Managing uncertainty and stochastic modelling or risk sensing need a lot of data, for example, data-streaming from physical systems (like production resources and transport vehicles), or external data like COVID-19 infections. But here it becomes more and more apparent that today’s data infrastructures constitute a serious constraint: disconnected data silos, access restrictions, and incompatible formats often restrict comprehensive data use and lead to high redundancy and storage cost. And even worse, they hold back companies from boldly piloting and scaling digital use cases and data-driven decision making.

To unlock the full potential of their data, supply chain leaders are zooming in on new data strategies and moving towards revolutionizing their data governance approach following the data mesh concept (more here) which was brought up by Zhamak Dehghani in 2019. This concept will particularly gain traction in the supply chain domain, as companies need to move away from the limitations of monolithic data lakes and towards more scalable distributed models to build a robust foundation for creating value from end-to-end network analytics.

Following a data mesh approach, supply chain leaders will fundamentally change the way they integrate data science in their processes and organizations by following new principles:

  • moving to a decentralized, domain-oriented data ownership as the key enabler to scale use cases faster, with data scientists and engineers fully embedded in business teams.
  • treating data as a product with optimal customer experience, creating the best environment for scarce digital talents in discovering, accessing, and using data for the benefit of the business.

While the value of data is abundantly clear, supply chain leaders are focusing on scaling digital innovations faster, whilst creating a state-of-the-art environment for digital talents.

3. Concurrent planning

The challenge of siloed decision making between functions and value chain partners is as old as the supply chain discipline itself. While approaches like S&OP and integrated business planning as well as new role concepts (e.g., end-to-end planners overseeing an entire value stream) have contributed to integrating organizational silos, another “silo” remained harder to address: non-integrated plans between different value chain steps and horizons remain a core weak point in many supply chains to date, leading to operational issues (low schedule adherence, firefighting) and excessive buffering in capacities or inventories.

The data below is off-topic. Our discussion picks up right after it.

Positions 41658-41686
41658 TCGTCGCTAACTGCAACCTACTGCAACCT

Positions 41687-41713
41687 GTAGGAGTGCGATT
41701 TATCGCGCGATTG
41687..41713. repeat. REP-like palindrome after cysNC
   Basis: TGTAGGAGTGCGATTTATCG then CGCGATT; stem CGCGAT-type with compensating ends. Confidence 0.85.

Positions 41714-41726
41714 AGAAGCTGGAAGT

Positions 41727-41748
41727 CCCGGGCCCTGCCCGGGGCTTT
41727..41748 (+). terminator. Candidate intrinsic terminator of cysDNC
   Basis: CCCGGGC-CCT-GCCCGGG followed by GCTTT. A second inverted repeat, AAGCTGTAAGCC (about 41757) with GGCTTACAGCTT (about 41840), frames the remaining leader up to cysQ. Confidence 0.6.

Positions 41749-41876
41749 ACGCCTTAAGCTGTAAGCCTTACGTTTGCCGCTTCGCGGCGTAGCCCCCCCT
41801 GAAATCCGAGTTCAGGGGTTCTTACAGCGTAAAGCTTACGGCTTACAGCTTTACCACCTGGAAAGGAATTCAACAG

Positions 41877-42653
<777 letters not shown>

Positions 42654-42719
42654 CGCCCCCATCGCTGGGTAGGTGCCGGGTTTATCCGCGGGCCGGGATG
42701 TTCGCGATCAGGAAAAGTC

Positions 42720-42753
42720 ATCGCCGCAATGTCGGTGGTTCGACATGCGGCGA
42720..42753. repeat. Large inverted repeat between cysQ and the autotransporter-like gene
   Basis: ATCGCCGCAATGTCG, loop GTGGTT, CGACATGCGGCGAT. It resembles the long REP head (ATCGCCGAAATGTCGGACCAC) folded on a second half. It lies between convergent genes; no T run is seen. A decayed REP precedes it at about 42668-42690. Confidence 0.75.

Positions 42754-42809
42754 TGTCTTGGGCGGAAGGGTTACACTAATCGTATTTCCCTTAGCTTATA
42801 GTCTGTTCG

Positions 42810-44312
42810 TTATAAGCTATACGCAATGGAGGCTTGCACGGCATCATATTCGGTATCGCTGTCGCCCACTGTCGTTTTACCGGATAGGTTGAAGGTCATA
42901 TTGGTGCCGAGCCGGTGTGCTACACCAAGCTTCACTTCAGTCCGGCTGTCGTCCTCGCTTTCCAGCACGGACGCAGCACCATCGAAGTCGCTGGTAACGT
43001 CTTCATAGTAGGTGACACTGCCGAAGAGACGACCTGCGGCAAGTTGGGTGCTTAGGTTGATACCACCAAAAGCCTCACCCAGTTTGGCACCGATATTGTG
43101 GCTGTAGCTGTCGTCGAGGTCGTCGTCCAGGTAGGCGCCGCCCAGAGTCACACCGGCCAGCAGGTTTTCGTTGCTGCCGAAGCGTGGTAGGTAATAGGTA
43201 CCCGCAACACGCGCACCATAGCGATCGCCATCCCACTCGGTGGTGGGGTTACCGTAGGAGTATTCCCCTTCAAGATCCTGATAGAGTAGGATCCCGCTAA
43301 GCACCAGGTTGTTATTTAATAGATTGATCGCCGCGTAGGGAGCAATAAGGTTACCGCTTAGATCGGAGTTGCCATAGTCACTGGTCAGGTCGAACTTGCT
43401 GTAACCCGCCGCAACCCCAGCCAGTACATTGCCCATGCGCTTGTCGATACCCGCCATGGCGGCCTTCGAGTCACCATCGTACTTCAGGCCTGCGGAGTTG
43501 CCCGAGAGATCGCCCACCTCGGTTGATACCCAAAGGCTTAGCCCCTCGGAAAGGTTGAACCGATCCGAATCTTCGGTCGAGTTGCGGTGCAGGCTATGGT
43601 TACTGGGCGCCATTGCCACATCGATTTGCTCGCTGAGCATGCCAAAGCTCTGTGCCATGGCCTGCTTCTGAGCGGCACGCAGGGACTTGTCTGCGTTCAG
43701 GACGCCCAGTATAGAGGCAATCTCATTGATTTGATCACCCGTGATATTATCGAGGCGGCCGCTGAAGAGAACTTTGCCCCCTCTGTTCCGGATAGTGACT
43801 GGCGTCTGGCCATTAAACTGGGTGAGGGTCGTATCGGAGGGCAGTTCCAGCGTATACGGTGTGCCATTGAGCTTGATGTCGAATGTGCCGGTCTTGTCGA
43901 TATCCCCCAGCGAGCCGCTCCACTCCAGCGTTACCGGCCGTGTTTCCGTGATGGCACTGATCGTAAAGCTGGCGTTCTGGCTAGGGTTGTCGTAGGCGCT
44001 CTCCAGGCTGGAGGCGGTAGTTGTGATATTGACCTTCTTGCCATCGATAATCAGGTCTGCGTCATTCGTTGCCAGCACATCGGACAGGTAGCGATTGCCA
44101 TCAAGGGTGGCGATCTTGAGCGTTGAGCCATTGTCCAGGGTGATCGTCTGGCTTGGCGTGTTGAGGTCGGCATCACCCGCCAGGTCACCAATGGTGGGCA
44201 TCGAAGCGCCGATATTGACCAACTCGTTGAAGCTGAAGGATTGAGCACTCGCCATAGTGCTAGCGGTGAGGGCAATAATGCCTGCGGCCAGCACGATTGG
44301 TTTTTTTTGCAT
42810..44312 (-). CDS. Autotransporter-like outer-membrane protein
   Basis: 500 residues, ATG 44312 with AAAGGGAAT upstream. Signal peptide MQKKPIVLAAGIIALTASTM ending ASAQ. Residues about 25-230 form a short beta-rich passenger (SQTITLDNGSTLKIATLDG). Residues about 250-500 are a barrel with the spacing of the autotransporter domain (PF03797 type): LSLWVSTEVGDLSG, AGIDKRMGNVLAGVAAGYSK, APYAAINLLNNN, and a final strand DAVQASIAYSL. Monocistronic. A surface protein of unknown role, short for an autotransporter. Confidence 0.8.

But the uncertain and non-linear environment of the New Now does not forgive slow and siloed planning and execution. To the contrary, it demands precise, quick, total profit-optimal decision making from an end-to-end network perspective. Consequently, using concurrent planning approaches based on next-generation planning technology will be a critical differentiator for supply chain leaders. Available technology, digital twin network models, fast simulation capability based on hyperscaler clouds or tight integration in core transaction and planning systems, allows companies to

  • horizontally integrate decisions along the value chain, ranging from optimal end-to-end parametrization of replenishment to total cost-optimal resolution of supply shortages or bottlenecks, and
  • vertically integrate supply chain decisions, allowing to seamlessly optimize plans across the tactical horizon (demand and supply for example on weekly bucket level) and operational horizon (detailed scheduling on single order level and time-stamp level), thus avoiding plan inconsistencies and creating feasible and optimal schedules as well as stable operations.

Concurrent planning is no longer a fancy idea, but will quickly be adopted across leading supply chains, helping to achieve profit-optimal and feasible supply plans in almost real time.

4. Smart decision automation

Automation in supply chains has been spearheaded over the last decade by automation of physical systems (warehouse automation, e.g., automated guided vehicles) and transactional processes and routines (order and data management automation, e.g., process mining and RPA). However, decision making in supply chain planning has seen only modest automation (e.g., planning heuristics for load balancing and shortage allocation), and still relies largely on coordination, judgement, and execution by planners on a case-by-case basis. But now the new environment demands faster, data-enabled decision making, and since the pandemic, more and more companies are willing to bring digitalization to the next level. Thus, in 2022 we will see an increased focus on automating complex, network-based supply chain decision making with systems of intelligence.